It is a glorious truth that God accepts us just as we are. Whoever we are, whatever we have done. We could never come any other way, for no-one is ever ‘good enough for God’.
This, as I say, is a glorious, essential, inescapable, truth.
But it is not the whole truth. In fact, by itself, it is a dangerous half-truth.
One half of the truth is to say that God meets us where we are, and the other half is to recognise that he does not leave us there. We are saved from our sins, not in our sins.
When God a person to himself, he calls that person from his previous ungodly life. Acceptance by God ‘means that he fully and freely forgives all who repent and believe, not that he condones our continuance in sin.’ Our Lord was indeed known as ‘the friend of sinners’. But it was precisely such that called ‘to repentance’. The Lord Jesus ‘welcomes us in order to redeem and transform us, not to leave us alone in our sins.’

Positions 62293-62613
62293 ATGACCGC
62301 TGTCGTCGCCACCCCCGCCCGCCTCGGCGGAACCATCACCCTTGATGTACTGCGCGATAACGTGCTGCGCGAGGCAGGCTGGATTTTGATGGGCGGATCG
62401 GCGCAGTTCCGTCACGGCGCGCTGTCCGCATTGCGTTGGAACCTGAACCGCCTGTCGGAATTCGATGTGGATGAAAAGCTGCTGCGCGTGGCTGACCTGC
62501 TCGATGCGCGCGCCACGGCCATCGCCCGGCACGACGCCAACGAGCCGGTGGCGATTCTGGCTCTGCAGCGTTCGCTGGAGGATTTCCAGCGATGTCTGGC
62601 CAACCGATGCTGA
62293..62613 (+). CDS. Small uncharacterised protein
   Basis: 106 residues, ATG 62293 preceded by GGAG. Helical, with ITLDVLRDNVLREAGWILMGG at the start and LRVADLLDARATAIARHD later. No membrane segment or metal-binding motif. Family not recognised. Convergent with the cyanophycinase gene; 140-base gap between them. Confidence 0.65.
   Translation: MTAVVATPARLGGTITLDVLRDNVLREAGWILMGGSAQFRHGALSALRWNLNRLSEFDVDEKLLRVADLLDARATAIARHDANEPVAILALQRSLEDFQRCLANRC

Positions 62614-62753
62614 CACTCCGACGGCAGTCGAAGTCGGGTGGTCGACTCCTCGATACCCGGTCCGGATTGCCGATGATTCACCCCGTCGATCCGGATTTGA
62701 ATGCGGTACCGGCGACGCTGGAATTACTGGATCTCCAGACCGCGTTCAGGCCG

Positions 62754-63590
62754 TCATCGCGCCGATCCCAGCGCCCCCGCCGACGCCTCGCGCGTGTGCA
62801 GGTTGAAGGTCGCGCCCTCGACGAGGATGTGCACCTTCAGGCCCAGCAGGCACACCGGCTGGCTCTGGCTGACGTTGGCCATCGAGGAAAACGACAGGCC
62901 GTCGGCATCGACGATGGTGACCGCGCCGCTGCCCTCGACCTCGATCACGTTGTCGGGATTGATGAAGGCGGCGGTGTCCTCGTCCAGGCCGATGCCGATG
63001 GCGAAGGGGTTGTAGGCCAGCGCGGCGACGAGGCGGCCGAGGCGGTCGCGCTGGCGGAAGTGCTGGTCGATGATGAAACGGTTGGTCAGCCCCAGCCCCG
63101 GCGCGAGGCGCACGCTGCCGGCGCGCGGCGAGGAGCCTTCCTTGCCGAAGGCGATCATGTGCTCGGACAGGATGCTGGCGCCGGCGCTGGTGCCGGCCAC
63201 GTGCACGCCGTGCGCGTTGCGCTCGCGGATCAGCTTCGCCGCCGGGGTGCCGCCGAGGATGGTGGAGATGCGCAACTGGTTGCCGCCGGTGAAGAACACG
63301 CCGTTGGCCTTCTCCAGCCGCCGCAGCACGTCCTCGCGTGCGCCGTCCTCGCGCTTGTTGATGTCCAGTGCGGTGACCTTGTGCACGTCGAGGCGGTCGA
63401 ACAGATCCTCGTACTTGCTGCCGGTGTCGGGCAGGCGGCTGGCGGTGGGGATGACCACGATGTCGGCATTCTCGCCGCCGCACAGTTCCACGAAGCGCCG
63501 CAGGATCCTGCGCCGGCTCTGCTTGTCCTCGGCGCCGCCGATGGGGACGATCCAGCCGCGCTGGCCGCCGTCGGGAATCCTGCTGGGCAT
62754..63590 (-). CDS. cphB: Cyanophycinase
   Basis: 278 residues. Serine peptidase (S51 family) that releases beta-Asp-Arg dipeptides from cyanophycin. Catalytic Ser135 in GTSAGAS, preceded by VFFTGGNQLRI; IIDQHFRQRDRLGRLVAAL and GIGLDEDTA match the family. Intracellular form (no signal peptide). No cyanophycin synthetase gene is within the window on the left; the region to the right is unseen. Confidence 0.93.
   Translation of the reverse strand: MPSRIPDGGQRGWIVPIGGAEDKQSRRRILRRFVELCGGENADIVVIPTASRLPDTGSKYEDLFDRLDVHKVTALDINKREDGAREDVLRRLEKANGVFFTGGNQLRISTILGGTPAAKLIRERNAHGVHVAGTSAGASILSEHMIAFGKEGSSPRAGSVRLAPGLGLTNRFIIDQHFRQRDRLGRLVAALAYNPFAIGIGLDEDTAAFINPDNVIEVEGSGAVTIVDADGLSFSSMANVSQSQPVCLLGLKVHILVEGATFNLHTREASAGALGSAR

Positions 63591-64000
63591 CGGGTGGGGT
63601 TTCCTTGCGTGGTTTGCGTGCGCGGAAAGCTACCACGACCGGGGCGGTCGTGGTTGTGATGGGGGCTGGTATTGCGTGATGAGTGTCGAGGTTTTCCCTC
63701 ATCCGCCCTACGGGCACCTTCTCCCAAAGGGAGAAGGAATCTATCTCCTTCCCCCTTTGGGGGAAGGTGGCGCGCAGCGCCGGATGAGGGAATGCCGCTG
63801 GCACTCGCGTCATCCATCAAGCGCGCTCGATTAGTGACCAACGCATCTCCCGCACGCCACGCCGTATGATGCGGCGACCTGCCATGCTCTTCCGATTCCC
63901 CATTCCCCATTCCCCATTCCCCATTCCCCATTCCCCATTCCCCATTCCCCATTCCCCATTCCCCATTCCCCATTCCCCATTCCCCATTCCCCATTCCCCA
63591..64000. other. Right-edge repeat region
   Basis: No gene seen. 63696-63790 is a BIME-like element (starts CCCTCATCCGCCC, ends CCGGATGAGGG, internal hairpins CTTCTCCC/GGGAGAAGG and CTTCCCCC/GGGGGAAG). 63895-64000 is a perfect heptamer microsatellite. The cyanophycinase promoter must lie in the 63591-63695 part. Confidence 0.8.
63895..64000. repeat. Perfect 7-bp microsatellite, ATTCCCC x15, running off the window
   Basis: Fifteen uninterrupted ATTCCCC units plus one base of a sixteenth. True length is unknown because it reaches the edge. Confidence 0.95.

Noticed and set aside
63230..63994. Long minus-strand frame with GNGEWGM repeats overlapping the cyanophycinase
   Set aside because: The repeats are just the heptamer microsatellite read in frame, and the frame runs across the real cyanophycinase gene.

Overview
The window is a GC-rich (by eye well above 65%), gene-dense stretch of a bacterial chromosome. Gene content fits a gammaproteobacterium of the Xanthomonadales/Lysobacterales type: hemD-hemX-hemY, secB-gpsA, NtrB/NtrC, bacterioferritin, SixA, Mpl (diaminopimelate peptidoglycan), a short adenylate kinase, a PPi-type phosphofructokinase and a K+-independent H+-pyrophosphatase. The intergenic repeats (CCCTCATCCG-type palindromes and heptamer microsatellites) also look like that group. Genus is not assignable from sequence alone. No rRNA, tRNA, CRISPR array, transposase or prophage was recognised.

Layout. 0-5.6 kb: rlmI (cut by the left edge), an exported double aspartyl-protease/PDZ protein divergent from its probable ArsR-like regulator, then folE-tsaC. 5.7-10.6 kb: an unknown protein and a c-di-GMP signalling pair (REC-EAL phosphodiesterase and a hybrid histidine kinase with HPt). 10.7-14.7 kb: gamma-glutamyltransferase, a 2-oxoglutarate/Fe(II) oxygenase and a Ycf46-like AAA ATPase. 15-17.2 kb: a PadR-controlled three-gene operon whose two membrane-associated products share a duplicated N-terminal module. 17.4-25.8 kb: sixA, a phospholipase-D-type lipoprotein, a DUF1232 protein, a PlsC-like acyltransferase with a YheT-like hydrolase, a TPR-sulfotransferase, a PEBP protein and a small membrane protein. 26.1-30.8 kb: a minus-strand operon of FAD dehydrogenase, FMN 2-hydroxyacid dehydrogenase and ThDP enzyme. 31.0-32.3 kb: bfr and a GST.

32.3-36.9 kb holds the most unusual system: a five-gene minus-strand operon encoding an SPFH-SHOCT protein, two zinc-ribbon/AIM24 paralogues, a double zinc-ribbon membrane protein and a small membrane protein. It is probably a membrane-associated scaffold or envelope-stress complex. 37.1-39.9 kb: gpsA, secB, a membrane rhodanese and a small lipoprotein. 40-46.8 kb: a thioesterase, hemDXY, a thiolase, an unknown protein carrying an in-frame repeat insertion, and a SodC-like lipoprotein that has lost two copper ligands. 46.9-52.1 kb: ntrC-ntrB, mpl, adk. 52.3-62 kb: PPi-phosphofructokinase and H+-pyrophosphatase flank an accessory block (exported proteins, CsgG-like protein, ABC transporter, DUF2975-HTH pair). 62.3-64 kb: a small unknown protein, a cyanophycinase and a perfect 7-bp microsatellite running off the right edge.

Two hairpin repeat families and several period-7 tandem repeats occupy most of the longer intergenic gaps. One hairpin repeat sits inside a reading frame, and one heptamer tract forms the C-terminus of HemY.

In the same way, Christians are to accept others just as they are. After all, who are we to judge others (Rom 14:1ff; 15:7)? But we accept one another ‘only as fellow penitents and fellow pilgrims, not as fellow sinners who are resolved to persist in sinning.’
Let’s work out how we can ‘welcome the sinner’ without ‘affirming the sin’.
Based on, and quoting from, Stott, Issues Facing Christians Today, 4th ed., p469f.